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Grand Lake looks to clean up its storm runoff

by Tonya Bina
Sky-Hi Daily News

Mounting water-clarity issues in Colorado’s largest natural lake has prompted various water users and governments to point fingers at who’s to blame.

In the meantime, the town of Grand Lake, which borders its namesake, is setting itself up to improve storm water drainage.

“It’s no news to anyone here that our lake quality has been less than desirable,” wrote Grand Lake Town Manager Shane Hale in a Nov. 9 memo to the town board.

“And like it or not, we are currently part of the problem, not the solution.”

This sentiment has been shared by the Northern Water Conservancy District as it supplies 213,000 acre feet annually to the East Slope from water that flows through Grand Lake, as Grand County attempts to establish a water-clarity standard for the degrading lake.

Meanwhile, Colorado’s largest transmountain water diversion project, The Colorado-Big Thompson Project, has been blamed for being the culprit behind Grand Lake’s and Shadow Mountain Reservoir’s declining clarity as it pumps nutrient-rich waters opposite natural flows. Grand Lake, the former headwaters of the Colorado River and the only natural lake in the system, is the last link to a series of reservoirs and canals through which water travels before being transported under the Continental Divide to agricultural, municipal and industrial users.

The town of Grand Lake’s present storm-water drainage system comprises a 42-inch pipe that directs snowmelt and rain into the lake.

Typical storm water constituents, such as sediment, phosphorous from sources such as detergents and fertilizers, sodium chloride from roads, magnesium from the sediment itself and from cars, and oil and grease from automobiles and machines for recreation, can collect in the drainage.

Dubbed as Colorado’s snowmobile capital, the town sees a wealth of downtown snowmobile traffic each winter, providing their share of pollutants.

“Snowmobiles spew a lot of oil,” said Geoff Elliott, principal earth scientist of Grand Environmental Services in Grand Lake.

Thus, the town is looking into a storm water “cleaning” mechanism and has enlisted Elliot along with Kevin Vecchiarelli of JVA Consulting Engineers, Winter Park, to provide input.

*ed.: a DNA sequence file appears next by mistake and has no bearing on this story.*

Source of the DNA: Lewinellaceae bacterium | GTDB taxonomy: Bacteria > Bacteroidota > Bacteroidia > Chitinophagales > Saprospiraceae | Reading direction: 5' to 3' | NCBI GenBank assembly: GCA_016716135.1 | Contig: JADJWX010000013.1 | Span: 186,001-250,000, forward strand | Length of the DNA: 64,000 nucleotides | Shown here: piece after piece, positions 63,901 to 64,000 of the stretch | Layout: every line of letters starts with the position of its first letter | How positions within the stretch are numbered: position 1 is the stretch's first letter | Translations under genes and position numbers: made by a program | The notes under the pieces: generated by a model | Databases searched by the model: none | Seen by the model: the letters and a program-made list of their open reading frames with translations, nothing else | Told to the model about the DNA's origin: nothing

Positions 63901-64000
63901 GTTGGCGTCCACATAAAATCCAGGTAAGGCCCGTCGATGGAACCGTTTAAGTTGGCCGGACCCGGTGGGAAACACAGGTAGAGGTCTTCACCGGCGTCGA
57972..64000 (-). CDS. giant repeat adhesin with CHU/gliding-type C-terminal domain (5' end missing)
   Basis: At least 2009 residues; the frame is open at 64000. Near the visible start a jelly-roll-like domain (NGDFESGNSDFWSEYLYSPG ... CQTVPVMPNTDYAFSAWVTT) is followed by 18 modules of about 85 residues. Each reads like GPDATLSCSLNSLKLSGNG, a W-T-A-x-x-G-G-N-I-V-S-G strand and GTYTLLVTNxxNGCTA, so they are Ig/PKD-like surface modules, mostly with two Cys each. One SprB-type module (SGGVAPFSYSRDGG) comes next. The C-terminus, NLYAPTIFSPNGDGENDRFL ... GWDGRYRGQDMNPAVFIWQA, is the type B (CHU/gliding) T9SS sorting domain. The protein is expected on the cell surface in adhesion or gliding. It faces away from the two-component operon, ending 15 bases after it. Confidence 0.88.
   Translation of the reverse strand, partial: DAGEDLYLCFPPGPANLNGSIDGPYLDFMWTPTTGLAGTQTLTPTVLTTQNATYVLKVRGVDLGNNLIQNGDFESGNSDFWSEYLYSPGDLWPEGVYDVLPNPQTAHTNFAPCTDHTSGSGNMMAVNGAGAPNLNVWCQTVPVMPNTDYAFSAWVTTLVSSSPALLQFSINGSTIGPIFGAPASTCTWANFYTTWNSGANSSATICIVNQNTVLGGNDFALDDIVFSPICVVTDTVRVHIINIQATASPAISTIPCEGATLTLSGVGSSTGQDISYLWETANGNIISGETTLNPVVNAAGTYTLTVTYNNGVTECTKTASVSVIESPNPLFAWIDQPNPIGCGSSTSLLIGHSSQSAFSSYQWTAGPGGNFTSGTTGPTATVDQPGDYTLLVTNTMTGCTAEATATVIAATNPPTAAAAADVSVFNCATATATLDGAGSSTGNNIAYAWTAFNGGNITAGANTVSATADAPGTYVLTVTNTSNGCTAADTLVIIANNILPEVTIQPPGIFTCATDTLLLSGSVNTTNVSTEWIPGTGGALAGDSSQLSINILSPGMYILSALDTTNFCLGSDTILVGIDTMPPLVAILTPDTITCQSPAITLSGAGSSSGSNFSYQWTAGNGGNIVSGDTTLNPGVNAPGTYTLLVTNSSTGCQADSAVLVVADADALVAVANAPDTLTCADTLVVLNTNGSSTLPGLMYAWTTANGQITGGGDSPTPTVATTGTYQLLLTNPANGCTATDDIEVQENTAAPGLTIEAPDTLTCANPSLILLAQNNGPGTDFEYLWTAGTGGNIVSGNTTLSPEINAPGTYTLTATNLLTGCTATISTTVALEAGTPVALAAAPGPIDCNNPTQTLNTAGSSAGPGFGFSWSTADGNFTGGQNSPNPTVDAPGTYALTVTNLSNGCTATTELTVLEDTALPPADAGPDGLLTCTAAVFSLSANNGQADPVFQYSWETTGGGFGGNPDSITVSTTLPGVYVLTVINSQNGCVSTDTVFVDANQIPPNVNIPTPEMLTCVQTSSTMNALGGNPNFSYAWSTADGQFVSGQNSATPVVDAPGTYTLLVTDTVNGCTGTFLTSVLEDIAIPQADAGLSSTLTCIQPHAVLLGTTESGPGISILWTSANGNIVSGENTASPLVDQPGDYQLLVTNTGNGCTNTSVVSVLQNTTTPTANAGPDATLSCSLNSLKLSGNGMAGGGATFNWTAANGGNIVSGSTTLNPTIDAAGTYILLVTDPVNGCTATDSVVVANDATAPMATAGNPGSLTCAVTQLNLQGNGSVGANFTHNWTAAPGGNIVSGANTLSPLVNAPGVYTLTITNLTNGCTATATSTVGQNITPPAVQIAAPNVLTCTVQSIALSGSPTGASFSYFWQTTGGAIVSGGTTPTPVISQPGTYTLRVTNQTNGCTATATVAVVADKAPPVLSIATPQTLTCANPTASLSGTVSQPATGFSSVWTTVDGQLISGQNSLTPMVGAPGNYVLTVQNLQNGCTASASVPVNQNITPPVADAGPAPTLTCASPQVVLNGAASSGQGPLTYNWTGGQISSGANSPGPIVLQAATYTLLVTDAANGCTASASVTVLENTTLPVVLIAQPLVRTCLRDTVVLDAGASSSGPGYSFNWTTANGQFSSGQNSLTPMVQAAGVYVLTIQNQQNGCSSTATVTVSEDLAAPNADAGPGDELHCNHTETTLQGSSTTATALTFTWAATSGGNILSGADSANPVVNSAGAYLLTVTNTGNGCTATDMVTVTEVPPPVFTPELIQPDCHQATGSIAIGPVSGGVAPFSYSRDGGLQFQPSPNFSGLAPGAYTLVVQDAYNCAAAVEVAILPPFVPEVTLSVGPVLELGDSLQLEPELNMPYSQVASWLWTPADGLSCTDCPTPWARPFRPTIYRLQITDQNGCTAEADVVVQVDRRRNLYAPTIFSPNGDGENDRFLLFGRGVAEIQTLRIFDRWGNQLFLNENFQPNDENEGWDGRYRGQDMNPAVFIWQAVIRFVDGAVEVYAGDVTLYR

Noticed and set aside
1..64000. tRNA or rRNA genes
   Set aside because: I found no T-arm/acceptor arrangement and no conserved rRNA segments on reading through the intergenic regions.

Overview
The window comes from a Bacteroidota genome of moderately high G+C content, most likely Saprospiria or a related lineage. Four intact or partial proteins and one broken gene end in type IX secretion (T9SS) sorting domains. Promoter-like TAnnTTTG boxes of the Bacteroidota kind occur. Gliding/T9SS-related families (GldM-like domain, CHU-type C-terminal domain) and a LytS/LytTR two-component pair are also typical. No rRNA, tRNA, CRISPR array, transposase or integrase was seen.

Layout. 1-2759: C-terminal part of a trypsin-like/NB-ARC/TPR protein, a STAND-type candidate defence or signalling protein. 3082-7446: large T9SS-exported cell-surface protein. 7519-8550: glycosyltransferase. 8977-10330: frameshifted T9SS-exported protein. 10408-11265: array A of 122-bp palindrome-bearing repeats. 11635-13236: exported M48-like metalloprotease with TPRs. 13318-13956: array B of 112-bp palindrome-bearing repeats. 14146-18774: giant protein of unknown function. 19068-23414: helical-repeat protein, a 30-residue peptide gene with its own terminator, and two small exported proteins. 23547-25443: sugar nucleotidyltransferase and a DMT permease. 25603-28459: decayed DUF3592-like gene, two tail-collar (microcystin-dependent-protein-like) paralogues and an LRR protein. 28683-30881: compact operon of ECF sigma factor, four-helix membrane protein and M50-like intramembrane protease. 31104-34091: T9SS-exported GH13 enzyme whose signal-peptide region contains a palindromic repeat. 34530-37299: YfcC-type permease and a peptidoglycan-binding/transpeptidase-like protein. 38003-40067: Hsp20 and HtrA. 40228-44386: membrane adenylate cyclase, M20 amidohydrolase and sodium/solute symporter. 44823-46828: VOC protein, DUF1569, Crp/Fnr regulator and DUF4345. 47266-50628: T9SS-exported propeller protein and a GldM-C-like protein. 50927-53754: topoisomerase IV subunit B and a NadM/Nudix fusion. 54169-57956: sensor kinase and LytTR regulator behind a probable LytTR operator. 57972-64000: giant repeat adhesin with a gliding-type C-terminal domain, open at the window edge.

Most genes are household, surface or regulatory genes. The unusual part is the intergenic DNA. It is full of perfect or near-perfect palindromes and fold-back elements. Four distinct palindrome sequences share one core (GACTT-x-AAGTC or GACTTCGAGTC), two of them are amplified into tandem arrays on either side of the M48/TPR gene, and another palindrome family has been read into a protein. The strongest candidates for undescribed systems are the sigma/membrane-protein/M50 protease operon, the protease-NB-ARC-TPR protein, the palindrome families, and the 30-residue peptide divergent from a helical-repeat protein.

Although concise data has not yet been collected about the types of pollutants entering into the lake from town storm drainage, preliminary research suggests that further filtration is needed.

In a preliminary proposal to the town Monday, Vecchiarelli and Elliot suggested a vortex cleaning system, or “Aqua Swirl Concentrator,” that ensures solids do not get through with an added filter to capture dissolved metals.

For further “polishing,” Elliot suggests implementing a treatment wetland along the shore for natural sediment filtration.

“I think the town should be commended for taking a proactive step,” Elliot said. “There’s a lot of discussion and studies going on around the Three Lakes system, a lot of politics and legal work going on … But the town has found a way to do something right now, and that’s good.”

A ballpark cost of $260,000 on the high end was quoted for these improvements.

“Our responsibility is to fix it,” Hale said. “It’s not a question of whether to fund it, it’s how we fund it.”

Hale suggested the town set aside the full amount in the 2008 budget to show that it is serious about its storm water treatment, as well as contract with Elliot and Vecchiarelli to continue with research and planning.

Meanwhile, the town would pursue state grants for the project, expected to cover 60 percent of the costs.

That leaves an estimated $110,000 the town could possibly spend on storm water improvements in the year 2009.

Because the “big push” toward beetle-kill tree projects is being accomplished in the 2008 budget cycle, Hale said, next year those funds should be freed to address lake water quality.

Trustees seem to agree on the importance of this, especially when the increased amount of cut trees can increase the volume of storm water drainage.

“Realistically speaking,” said Mayor Judy Burke, “at what point do we say, ‘OK the tree battle is lost, how do we save the lake?’ “

To the town, that means cleaner storm water.

“It’s something that has to be done because it’s long overdue,” said Trustee Glenn Harrington.

“It’s important that we show that we’re doing our part,” said Trustee Tom Weydert.

” To reach Tonya Bina call 887-3334 ext. 19603 or e-mail tbina@grandcountynews.com.


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